The new appointments come as the number of accommodations requests has grown tremendously both at the college and nationwide, partly due to the broader definition of disability in the ADA’s 2008 amendment. According to Leuthold and Rose, about 30 more people requested academic accommodations at the college this year than last year, bringing this year’s total to about 120 requests.
Given the increased workload, Leuthold and Rose feel that having two people in the office is very beneficial.
“It’s nice to have somebody else to consult with, and with the amount of work that I feel we both have, it really makes sense to have two people,” said Leuthold.
Rose agreed, adding that it increases the office’s ability to work on campus outreach.
“The ability of dividing the caseload between two people gives us more opportunity to do that campus outreach and that disability as identity work on campus, that I don’t think one person would be able to do,” said Rose. “If 50% of both of our days is meeting with students, I could easily see how one person could meet with their students 100% of the day, because the demand is so high. I’m really thankful that the institution made this call to expand this office.”
Natasha Nogueira ’18 thinks that Hempling did a good job as director but thinks that Student Disability Services has a mixed reputation.
“I think there are mixed feelings surrounding Disability Services at Swarthmore. I think a large percentage of students utilize the office and have accommodations. I’ve also heard a lot of complaints about the office,” Nogueira said. “However, I have always had an extremely easy time getting accommodations and resources, [and] I have no complaints. But it is always difficult being in an environment like Swarthmore, where students and professors expect hard work and diligence, and dealing with a disability that can hinder one’s progress or effectiveness makes that that much harder.”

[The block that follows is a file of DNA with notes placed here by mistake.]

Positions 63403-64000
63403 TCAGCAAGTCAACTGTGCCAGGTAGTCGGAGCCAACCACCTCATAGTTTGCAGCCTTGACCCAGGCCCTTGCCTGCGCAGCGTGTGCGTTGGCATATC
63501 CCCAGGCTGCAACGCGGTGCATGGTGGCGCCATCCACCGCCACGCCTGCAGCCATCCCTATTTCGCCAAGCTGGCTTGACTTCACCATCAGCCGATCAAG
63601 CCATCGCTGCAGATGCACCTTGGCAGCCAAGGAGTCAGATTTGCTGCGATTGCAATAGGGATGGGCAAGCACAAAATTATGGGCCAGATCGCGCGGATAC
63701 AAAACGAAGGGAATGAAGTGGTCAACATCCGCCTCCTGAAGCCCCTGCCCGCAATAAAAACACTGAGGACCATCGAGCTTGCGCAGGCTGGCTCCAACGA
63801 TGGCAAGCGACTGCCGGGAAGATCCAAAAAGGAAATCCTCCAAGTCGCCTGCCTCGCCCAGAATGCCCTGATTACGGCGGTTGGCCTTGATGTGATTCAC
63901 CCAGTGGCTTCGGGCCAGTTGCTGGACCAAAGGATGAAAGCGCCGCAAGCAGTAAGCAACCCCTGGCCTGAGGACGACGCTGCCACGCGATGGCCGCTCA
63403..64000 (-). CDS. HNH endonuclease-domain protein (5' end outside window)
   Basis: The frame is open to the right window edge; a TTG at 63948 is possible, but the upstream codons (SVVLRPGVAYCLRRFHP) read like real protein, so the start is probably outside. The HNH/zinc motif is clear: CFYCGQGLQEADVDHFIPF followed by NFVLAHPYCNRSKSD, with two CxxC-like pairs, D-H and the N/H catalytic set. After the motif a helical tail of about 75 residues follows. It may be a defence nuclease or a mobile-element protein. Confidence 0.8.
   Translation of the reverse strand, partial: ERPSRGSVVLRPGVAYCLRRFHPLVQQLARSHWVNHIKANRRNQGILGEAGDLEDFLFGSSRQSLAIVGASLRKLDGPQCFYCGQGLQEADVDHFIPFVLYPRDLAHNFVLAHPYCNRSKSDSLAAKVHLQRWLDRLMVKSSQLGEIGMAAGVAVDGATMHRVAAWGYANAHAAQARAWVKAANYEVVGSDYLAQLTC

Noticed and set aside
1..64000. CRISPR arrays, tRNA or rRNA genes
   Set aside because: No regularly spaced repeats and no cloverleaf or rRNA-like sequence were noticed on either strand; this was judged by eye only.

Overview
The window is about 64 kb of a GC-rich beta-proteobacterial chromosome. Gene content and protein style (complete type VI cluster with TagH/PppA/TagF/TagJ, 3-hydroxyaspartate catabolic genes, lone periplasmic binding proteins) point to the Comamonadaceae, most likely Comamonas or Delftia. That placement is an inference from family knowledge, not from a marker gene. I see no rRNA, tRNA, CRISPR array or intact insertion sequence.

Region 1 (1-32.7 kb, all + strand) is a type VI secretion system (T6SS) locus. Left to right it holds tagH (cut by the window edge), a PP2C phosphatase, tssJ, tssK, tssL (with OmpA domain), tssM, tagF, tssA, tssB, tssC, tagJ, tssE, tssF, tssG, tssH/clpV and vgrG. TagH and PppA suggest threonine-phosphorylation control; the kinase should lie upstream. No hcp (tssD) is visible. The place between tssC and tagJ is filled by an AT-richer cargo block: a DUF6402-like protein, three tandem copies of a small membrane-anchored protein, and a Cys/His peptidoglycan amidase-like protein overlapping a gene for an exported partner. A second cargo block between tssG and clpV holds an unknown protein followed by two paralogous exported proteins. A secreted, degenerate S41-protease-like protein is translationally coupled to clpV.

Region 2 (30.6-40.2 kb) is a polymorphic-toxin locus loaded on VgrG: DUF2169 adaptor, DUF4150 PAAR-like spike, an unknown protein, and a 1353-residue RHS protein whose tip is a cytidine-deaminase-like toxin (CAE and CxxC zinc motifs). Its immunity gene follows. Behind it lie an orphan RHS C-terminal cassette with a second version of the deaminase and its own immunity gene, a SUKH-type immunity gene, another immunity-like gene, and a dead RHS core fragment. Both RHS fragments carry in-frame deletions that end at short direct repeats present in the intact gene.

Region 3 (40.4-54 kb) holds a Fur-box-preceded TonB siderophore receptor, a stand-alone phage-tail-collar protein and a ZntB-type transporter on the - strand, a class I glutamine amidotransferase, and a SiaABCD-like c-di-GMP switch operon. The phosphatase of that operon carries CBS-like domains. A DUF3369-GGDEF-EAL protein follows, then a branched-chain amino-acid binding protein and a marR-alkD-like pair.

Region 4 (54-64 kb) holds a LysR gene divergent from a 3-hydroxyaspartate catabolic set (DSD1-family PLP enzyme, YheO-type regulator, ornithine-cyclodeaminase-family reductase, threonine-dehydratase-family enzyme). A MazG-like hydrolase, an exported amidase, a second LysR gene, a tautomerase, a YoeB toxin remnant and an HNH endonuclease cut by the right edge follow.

Nogueira also feels that the change is a bit sudden but agrees with Leuthold and Rose that having two staff members could aid in the office’s work.
“I do think that having more than one person in charge of Disability Services is essential, because it is a large job and very important,” she said. “I’m hoping they will work on improving awareness and understanding between students with disabilities and professors, especially, as one of the largest complaints I hear within the community is that students with disabilities always have had at least one bad experience with a professor who was not very kind or understanding about their disability.”
Sakomura expressed optimism about Leuthold and Rose’s work in the community and said the academic affairs team was providing support for them.
“Erin and Jenna bring great experience to their roles,” she said, “and they make a great team.”
As they said in an email reintroducing themselves to the campus community, Leuthold and Rose invite any student to contact either or both of them using their e-mails or phone numbers, which are available on the Student Disability Services website.